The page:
I bought a plastic mat to put underneath my desk chair, to protect the wooden floor from having bits of stone ground into it by the chair wheels. But it kept sliding when I stepped onto it, nearly sending me stumbling into my large, expensive, and fragile monitor. I decided to replace the mat as soon as I found a better one.

Before I found a better one, though, I realized I wasn't sliding on it anymore. My footsteps had adjusted themselves to it.

This struck me as odd. I couldn't be sensing the new surface when stepping onto it and adjusting my step to it, because once I've set my foot down on it, it's too late; I've already leaned toward the foot in a way that would make it physically impossible to reduce my angular momentum, and the slipping seems instantaneous on contact. Nor was I consciously aware of the mat anymore. It's thin, transparent, and easy to overlook.

I could think of two possibilities: Either my brain had learned to walk differently in a small, precise area in front of my desk, or I noticed the mat subconsciously and adjusted my steps subconsciously. The latter possibility freaked me out a little, because it seems like the kind of thing my brain should tell me about. Adjusting my steps subconsciously I expect; noticing a new object or environment, I expect to be told about.

A few weeks later, the mat had gradually moved a foot or two out of position, so I moved it back. The next time I came back to my desk, hours later, having forgotten all about the mat, I immediately slipped on it.

So it seems my brain was not noticing the mat, but remembering its precise location. (It's possible this is instead some physical mechanism that makes the mat stick better to the floor over time, but I can't think how that would work.)

Have any of you had similar experiences?

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I wouldn't entirely rule out a physical mechanism. If you make a big motion (placing it initially or shifting it back into place) then it does not match the floor surface. But as you press down on it in different places over time, it is pressed in. If that makes it very slightly deform, then the contact area increases dramatically, increasing friction to a similar dramatic extent.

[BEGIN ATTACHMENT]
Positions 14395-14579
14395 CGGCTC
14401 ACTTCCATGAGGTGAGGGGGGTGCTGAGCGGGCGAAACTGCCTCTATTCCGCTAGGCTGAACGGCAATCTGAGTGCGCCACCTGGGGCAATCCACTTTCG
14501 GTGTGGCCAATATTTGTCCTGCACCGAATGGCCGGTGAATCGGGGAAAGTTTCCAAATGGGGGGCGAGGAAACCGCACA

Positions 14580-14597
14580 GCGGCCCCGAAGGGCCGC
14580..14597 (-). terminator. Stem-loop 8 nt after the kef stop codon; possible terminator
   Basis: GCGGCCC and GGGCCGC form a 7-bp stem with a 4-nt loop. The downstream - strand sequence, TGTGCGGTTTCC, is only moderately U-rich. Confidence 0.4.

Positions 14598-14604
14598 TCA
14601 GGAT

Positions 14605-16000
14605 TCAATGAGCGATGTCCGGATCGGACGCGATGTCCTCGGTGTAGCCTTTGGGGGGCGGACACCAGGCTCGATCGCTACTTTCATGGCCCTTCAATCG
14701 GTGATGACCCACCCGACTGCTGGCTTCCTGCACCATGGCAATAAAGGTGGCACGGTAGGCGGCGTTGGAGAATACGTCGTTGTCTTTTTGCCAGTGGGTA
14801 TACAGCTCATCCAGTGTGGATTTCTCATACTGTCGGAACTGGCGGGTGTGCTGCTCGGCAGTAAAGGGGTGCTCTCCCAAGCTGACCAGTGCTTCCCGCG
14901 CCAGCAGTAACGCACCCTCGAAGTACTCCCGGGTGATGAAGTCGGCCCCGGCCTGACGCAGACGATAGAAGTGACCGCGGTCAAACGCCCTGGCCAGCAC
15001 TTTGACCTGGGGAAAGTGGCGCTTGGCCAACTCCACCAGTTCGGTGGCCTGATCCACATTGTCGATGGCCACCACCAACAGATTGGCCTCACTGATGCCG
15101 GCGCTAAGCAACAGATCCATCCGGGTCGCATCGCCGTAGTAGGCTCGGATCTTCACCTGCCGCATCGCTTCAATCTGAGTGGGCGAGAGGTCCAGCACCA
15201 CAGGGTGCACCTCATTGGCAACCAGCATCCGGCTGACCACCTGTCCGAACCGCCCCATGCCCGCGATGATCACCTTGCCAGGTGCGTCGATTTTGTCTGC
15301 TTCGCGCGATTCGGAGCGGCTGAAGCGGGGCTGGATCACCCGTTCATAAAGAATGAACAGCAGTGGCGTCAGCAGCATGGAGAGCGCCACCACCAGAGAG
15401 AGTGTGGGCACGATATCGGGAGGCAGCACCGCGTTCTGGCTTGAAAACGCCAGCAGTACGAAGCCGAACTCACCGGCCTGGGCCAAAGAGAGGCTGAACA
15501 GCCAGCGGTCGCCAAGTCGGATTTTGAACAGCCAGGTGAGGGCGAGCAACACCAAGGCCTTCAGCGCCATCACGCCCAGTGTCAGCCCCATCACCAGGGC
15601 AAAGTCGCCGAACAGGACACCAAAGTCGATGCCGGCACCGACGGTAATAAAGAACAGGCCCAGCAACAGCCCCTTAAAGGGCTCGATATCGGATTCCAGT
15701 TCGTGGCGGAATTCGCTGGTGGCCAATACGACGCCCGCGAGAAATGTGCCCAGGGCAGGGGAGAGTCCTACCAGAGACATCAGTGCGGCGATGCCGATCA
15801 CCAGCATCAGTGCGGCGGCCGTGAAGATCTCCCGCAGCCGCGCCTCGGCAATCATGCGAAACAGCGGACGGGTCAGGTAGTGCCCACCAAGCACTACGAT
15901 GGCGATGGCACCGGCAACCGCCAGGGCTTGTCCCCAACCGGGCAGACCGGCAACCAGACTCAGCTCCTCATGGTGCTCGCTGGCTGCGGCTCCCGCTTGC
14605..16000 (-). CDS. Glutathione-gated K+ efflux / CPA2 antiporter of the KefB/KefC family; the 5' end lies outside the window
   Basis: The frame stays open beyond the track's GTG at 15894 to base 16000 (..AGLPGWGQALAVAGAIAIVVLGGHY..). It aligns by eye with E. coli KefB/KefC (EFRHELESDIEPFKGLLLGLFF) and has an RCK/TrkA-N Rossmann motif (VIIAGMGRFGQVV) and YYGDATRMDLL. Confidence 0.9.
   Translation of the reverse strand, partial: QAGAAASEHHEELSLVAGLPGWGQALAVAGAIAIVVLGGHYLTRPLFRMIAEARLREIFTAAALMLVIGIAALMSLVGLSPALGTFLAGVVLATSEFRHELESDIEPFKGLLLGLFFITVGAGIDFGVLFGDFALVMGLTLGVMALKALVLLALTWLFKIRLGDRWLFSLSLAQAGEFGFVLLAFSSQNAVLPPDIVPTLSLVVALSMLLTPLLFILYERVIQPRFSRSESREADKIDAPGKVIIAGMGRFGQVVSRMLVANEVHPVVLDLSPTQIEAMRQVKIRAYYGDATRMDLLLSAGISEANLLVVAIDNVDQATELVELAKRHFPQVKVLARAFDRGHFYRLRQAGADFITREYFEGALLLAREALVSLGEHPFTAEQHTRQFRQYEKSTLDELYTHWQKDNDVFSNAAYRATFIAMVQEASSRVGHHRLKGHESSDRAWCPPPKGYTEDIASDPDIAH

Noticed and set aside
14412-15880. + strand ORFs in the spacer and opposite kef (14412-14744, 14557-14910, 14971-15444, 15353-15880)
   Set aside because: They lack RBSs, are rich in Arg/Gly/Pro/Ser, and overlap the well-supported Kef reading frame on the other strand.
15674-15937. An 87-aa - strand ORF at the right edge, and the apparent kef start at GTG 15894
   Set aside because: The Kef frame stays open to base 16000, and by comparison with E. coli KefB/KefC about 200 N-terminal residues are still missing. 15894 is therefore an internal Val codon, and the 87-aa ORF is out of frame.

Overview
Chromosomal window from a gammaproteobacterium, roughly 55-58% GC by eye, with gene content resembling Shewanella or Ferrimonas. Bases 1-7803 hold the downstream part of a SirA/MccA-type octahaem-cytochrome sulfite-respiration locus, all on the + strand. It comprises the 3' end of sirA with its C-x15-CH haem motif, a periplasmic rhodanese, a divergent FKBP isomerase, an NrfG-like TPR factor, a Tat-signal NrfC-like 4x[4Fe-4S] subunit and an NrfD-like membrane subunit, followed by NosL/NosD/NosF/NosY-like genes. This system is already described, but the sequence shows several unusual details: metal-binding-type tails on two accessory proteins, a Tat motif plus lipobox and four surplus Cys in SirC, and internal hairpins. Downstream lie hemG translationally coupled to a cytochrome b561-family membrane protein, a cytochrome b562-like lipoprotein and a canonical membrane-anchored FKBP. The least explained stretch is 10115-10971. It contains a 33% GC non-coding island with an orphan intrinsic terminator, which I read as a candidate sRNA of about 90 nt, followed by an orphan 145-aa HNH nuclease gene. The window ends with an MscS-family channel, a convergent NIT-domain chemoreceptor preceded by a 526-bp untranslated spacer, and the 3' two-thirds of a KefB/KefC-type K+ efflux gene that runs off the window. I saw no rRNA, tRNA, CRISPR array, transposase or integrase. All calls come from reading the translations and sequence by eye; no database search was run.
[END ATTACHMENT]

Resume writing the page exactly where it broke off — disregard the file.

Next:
Maybe. Depends on the material.

(Note: the approximation that friction is independent of surface area assumes flatness. It does not apply if at least one of the surfaces is deforming to become more conformal)

This doesn't seem particularly odd to me. If someone moved the ignition of your car up by 20mm, I bet you'd slam your key into the surrounding plastic at least a couple times.

I can't think of many similar experiences.

but possibly things like; knowing the exact amount of force required to swing a door so that it shuts perfectly while making as little noise as possible. For each door in my house; all with different weights.

Cool story! But why did you expect that your subconscious would tell you when it learned something? Did your subconscious tell you when it learned the rule that specifies the precise ordering of words in the phrase "five smart Japanese government officials" (as opposed to for example "smart five government Japanese officials")?

I expected that if it was noticing the mat's presence, an object-recognition problem, that I would be consciously aware of it. I'm not aware that I subconsciously adjust to the presence of objects without realizing they're there.

I think that if we were made consciously aware of everything that our "muscle memory" has learned to do, that we would be inundated with information that would distract us from the executive overview of our lives. The micro-management of our existence would likely drive us insane.